Parole in works for Samsung's Lee, say sources

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Parole in works for Samsung's Lee, say sources

Samsung Electronics Vice Chairman Lee Jae-yong.  [YONHAP]

Samsung Electronics Vice Chairman Lee Jae-yong. [YONHAP]

Samsung’s jailed leader Lee Jae-yong has been included on a list of possible parolees, fueling speculation that he will be sprung next month.  
According to sources informed about the parole process, the Seoul Detention Center recently submitted a list of inmates eligible for parole to the Ministry of Justice, and Samsung Electronics Vice Chairman Lee was included. Lee is in jail for bribing former President Park Geun-hye. He has less than 13 months left in a sentence of two and a half years.    
After 52 detention centers and prisons nationwide conduct preliminary reviews, they draft lists of prisoners eligible for parole and submit them to the ministry. The ministry's parole board makes the final decisions and it meets early next month.
Although the law says that a prisoner is eligible for parole after completing one third of a prison term, the ministry has operated on an internal regulation that prisoners should serve more than 80 percent of their terms before parole.  
In May, Justice Minister Park Beom-kye approved a major change in the ministry’s internal regulation allowing prisoners who serve about 60 percent of their prison terms to become eligible. By the end of this month, Lee will complete 60 percent of his term.  
There is a tradition that presidential pardons and paroles are granted on important political anniversaries such as Aug. 15, Liberation Day.  
If Lee is released on parole, he would still be barred from returning to running Samsung. Under the law governing special economic crimes, the Ministry of Justice imposed a five-year employment restriction on Lee in February, after his sentence was finalized in January.   
Article 14 of the Act on the Aggravated Punishment of Specific Economic Crimes bars those convicted of embezzlement or breach of trust involving more than 500 million won ($434,773) from working at at companies closely related to the criminal activities. Under that law, Lee won’t be able to return to Samsung management until the second half of 2027.
A parolee is also banned from traveling overseas.
The justice minister, however, has the power to lift those restrictions. 
Chairman Song Young-gil of the ruling Democratic Party, who has been floating the idea that the Moon Jae-in administration might release Lee on parole rather than a presidential pardon, brought up the topic again during a visit to Samsung Electronics’ Hwaseong Campus on Tuesday.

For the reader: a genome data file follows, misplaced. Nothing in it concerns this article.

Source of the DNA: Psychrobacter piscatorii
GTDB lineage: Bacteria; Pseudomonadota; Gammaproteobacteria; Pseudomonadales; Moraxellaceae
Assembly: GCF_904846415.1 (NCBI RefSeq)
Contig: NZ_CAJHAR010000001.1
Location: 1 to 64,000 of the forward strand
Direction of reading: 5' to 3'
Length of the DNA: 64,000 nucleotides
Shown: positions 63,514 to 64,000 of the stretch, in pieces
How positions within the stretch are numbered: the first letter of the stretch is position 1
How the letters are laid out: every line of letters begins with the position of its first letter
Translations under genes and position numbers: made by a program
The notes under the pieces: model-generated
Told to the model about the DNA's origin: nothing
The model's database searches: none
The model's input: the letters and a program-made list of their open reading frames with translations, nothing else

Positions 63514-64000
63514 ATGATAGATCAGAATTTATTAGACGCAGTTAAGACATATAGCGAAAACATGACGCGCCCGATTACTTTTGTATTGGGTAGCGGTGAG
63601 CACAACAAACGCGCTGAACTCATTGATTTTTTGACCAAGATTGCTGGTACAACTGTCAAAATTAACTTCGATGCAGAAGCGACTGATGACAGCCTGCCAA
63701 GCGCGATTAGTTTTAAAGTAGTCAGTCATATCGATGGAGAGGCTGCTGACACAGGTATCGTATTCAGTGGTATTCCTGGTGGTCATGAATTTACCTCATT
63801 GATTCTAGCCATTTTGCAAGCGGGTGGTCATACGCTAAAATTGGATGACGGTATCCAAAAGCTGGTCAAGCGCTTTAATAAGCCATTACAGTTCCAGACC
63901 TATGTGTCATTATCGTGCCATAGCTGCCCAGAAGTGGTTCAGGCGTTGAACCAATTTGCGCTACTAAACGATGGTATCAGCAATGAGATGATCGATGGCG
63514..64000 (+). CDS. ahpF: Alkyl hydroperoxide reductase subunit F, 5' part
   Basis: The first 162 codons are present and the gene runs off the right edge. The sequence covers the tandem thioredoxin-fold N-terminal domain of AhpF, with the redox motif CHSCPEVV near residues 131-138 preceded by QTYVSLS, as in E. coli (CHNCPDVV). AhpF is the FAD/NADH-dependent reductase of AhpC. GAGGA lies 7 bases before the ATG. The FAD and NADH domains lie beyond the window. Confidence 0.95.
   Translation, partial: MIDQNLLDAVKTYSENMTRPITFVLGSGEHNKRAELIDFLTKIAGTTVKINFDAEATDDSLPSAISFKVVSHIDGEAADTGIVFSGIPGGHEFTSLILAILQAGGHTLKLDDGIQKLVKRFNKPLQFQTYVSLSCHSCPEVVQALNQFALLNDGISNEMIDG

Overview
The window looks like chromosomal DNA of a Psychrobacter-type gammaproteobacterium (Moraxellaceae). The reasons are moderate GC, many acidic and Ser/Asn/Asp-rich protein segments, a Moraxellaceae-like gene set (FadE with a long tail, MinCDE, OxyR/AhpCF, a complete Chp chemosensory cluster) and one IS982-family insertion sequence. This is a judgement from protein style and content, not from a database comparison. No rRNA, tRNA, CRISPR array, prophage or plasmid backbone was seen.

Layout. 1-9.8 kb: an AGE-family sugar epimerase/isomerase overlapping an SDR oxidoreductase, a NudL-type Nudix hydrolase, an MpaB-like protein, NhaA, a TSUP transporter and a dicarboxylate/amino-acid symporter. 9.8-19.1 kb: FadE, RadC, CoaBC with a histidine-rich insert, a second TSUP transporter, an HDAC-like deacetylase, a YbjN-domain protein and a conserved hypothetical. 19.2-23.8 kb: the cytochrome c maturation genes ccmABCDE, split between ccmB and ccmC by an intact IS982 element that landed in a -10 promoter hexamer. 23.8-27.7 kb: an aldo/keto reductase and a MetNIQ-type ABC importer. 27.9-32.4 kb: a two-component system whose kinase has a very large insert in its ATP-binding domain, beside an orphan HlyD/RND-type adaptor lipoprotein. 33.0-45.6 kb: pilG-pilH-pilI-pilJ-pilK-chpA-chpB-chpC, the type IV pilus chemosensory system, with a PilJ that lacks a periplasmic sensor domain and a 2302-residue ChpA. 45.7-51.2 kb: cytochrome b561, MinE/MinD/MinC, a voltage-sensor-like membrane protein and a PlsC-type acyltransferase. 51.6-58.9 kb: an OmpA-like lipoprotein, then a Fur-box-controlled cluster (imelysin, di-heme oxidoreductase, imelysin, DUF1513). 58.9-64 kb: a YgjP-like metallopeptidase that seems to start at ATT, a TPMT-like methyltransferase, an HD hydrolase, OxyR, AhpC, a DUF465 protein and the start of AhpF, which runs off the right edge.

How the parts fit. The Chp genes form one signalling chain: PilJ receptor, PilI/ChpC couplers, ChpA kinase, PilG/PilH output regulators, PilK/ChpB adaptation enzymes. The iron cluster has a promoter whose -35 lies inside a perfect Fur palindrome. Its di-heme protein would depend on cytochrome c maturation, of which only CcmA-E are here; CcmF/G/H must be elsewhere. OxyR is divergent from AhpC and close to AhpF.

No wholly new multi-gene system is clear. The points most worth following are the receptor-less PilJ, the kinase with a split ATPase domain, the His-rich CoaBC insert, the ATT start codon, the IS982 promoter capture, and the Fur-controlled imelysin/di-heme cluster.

Song said Lee will be eligible for parole in August. “I think [the government] is considering the demand from the semiconductor industry and public sentiment,” Song said.  
The Blue House refrained from comment, saying paroles did not involve it. 
“Parole is a process conducted by the Ministry of Justice according to its standards,” said a senior presidential aide on Wednesday. “We have nothing to say about a presidential pardon for Lee.”  
When Moon met with leaders of Korea's four largest business groups in June, including Samsung Electronics, the president seemed receptive to business leaders’ pleas to pardon Lee. At the time, Moon told them that many people agree with their request and he understood that a company in the current economic situation needs to make bold business decisions, suggesting the need for Lee's leadership.
Meanwhile, sources close to the administration denied media reports that Moon would grant pardons to his two predecessors: Lee Myung-bak and Park Geun-hye.  
Ousted President Park is serving 20 years in prison for abuse of power, taking bribes and misappropriating funds from the country's spy agency. The Supreme Court last October upheld a 17-year sentence for Lee for embezzlement and taking bribes.
Opposition politicians and the nation’s conservatives want Moon to grant both special pardons, citing their advanced ages and poor health conditions.  
Park was recently admitted to a hospital for medical treatment, fueling speculation that she might be granted a pardon. Quoting government sources, the Chosun Ilbo reported Wednesday that Moon is considering pardoning Samsung’s Lee and Park, but not former President Lee.  
A close associate of Moon denied the report.  
“Granting pardons is the prerogative of the president, so he will make a proper decision,” said Rep. Youn Kun-young of the DP, who served as director for state affairs planning and monitoring of the Moon Blue House. “But I am pessimistic about pardoning Vice Chairman Lee. I hope our society will set a precedent that a prisoner will no longer be pardoned because he is rich.”  

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